The “skills gap” is an issue that all companies in our industry, as well as many of our customers, face every day. The nation-wide shortage of qualified welders and fabricators is certainly not a new phenomenon. We discussed what many GAWDA members are doing to address this issue in the spring issue of Welding & Gases Today, in an article entitled “Attacking the Skills Gap.”
Today, a high school in Syracuse, New York, is doing its part to prepare students to fill that gap. Corcoran High School last year introduced a welding program as part of its 27 Career and Technical Education Programs. And this year, interest and participation in the program has skyrocketed.
Instructor Jose Ocasio said during the last week of September alone, five students interviewed for the school’s welding program. Part of the draw is certainly the new, state-of-the-art lab that the school completed over the summer.
“It’s this incredible thing that all of a sudden there’s a boom of excitement for welding,” says Nick Lisi, the Business and Higher Education Liaison for the Syracuse City School District’s Career and Technical Education programs. “Who would have ever thought? But it’s happening. It gives you chills to think about. Before this program, students really didn’t know about this as a career path. But now that they know about it, they’re excited about it. And there’s a pathway to jobs. And there’s excitement from businesses for the students. It’s the perfect marriage.”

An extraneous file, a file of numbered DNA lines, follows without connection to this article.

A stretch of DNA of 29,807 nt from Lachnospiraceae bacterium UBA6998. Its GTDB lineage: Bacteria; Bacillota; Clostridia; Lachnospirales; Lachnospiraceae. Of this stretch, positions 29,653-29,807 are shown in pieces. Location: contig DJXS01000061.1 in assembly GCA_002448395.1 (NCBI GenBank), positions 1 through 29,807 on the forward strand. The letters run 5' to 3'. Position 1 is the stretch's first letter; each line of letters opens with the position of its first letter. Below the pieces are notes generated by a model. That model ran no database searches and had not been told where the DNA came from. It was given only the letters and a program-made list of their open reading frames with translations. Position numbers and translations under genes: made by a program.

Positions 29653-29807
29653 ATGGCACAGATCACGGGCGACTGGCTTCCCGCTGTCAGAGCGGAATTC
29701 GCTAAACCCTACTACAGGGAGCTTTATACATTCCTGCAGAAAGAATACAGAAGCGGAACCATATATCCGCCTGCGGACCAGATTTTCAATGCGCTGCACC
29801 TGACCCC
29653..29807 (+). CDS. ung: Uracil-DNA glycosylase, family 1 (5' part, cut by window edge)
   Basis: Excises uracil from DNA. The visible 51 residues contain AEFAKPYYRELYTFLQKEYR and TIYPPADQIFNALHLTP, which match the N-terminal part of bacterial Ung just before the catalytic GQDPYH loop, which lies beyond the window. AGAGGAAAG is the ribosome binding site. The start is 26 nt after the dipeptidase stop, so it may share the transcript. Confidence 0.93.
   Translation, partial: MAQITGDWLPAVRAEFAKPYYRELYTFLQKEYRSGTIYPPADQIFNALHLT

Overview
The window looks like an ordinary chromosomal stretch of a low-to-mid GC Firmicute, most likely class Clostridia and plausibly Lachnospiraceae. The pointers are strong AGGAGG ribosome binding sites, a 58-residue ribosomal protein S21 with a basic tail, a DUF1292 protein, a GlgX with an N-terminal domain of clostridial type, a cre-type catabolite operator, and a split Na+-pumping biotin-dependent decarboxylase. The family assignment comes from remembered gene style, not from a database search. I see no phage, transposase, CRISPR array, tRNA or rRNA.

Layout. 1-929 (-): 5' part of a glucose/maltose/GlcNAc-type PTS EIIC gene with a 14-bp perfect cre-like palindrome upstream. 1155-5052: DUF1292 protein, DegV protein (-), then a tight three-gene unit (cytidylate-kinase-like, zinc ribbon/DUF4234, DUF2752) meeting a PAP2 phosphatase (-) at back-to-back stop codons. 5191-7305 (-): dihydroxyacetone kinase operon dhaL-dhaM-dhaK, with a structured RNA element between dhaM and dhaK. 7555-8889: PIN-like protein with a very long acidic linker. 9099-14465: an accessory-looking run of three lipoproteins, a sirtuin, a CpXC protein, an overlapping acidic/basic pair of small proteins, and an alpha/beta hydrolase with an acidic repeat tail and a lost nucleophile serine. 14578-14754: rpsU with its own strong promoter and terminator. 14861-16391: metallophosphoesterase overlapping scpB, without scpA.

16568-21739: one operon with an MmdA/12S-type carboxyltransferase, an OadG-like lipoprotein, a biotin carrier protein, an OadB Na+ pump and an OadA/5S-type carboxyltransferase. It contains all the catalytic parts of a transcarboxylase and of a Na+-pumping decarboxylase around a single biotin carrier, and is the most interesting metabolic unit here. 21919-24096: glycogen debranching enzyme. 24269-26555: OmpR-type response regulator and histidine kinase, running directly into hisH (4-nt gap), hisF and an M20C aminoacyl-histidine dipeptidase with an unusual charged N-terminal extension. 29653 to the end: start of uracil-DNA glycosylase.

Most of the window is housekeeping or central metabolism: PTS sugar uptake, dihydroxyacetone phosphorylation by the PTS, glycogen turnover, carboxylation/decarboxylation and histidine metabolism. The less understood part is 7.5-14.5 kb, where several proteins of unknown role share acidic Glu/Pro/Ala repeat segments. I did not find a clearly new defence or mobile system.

Ocasio – a former instructor at Mohawk Valley Community College – says that as far as he knows, this is the only high school welding shop of its kind New York state.
The shop officially opened its doors last May after two years of construction. During that construction, members of the program were transported to the Johnson Center in downtown Syracuse, to practice welding. Some of those students were able to get their first look at the lab during a six-week bridge program over the summer.